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‘Green taxonomy’ to separate green from green crops

The UK government has commissioned the new Green Technical Advisory Group to produce a guide to clarify what can and cannot be classified as sustainable investment, in an effort to curb the greenwashing of companies.

The Green Technical Advisory Group will include representatives from academia, charities and industry. It will develop a “green taxonomy” to set the bar for sustainability.

Hundreds of sustainable investment funds are launched each year in light of increased consumer and corporate interest in environmental protection, but it can be challenging to compare these funds, which often use a range of different metrics to make and support their eco-friendly claims.

“We want investors and businesses to play their part in greening our economy and transitioning to net zero, so it’s critical that we have a clear common definition of what green means,” said John Glen, economic secretary of the United Nations. Ministry of Finance.

A UK green taxonomy will provide better data on the environmental impact of businesses, support investors, businesses and consumers in making green financial decisions and accelerate the transition to net zero.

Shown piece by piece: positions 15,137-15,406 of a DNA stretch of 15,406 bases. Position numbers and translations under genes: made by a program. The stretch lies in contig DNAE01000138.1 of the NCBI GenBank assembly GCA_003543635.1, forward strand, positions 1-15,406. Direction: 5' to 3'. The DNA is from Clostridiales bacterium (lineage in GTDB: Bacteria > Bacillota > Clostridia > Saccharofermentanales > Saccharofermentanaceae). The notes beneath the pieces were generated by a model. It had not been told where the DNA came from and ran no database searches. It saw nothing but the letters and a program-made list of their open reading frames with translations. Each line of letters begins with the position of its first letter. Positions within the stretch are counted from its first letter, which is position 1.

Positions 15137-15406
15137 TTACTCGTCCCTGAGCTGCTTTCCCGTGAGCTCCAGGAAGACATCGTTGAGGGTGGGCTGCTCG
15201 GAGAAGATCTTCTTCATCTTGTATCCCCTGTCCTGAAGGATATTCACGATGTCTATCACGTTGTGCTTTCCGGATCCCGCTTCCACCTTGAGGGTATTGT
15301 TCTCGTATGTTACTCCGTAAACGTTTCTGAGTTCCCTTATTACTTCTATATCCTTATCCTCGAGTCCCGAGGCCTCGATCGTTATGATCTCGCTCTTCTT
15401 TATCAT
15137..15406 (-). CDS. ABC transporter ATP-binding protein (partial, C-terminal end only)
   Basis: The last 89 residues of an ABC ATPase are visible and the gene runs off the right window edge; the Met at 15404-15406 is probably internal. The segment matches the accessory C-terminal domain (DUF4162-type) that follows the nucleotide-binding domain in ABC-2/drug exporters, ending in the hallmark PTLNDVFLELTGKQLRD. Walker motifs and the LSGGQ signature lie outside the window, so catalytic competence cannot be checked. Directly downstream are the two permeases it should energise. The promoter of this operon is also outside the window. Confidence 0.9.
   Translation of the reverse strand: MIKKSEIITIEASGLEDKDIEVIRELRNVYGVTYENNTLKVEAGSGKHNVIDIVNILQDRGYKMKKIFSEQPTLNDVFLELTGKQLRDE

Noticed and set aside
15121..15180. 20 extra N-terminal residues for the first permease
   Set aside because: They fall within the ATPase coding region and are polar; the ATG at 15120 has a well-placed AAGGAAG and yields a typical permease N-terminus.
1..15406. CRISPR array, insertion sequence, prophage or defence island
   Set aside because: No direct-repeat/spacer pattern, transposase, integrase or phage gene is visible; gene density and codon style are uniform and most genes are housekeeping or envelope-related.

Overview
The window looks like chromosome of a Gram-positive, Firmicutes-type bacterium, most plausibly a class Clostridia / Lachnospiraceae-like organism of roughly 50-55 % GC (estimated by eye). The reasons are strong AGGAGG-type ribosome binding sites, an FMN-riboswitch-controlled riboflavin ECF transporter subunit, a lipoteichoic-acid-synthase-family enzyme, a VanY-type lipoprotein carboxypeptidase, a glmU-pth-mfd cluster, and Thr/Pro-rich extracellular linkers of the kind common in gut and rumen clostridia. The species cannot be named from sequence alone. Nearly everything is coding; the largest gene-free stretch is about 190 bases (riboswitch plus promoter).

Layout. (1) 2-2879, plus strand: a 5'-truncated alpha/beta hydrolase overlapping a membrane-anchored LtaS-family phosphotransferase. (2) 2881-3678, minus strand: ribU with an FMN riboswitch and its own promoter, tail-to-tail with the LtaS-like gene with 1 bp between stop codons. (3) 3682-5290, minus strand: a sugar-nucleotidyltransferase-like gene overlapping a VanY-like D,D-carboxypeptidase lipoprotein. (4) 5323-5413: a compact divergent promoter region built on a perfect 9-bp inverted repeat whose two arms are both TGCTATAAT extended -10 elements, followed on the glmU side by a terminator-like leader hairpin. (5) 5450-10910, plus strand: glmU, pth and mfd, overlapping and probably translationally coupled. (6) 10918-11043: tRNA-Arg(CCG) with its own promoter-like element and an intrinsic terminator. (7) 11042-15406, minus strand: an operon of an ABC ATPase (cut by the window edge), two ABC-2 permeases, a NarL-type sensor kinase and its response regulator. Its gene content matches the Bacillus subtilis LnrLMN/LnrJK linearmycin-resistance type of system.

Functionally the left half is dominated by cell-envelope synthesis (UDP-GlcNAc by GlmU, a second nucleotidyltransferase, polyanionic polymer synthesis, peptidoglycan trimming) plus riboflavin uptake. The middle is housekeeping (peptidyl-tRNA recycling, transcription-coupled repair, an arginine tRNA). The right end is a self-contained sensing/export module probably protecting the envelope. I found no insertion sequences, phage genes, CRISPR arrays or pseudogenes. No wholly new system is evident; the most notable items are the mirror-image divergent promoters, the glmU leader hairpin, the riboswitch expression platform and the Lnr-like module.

“I look forward to the advice of the expert Green Technical Advisory Group in implementing a rigorous taxonomy that works for the UK and sets a high standard globally.” A Treasury statement said:

“The green taxonomy will help combat greenwashing — unsubstantiated or exaggerated claims that an investment is eco-friendly — and make it easier for investors and consumers to understand how a company affects the environment.

” Last year, the EU developed its own green taxonomy that used six factors to assess products for sustainability, such as pollution control, biodiversity restoration and decarbonisation. The EU taxonomy included nuclear energy as a sustainable product:

the UK group will include a subgroup (the Energy Working Group) to assess how nuclear, hydrogen and carbon capture should fit into the taxonomy. The Green Technical Advisory Group will be chaired by the Green Finance Institute and will include representatives from the CBI;

the independent committee on climate change; the London Stock Exchange; LSE and WWF. It will meet for the first time this year and run for at least two years. It will make its first set of recommendations to the government in September.

However, the group’s conclusions will be advisory only and ministers will not be bound by any particular path.

Energy Minister Anne-Marie Trevelyan commented: “This will help the financial sector invest in the projects, technologies and services of the future, cementing the UK’s position as a global leader in green finance and tackling climate change.

” strengthens.” Ingrid Holmes, Executive Director of the Green Finance Institute, added: “The [group] will play a key role in advising the Government on how to implement a robust science-based taxonomy adapted to the specific needs of the UK context and works for everyone. stakeholders.

In the absence of quantitative guidance on terms like ‘green’, ‘sustainable’ and ‘net zero’, companies have used their own definitions, often unhelpfully selectively.

Recently, Carbon Tracker found that of the 10 largest oil companies, seven had yet to set themselves climate goals that included decarbonisation.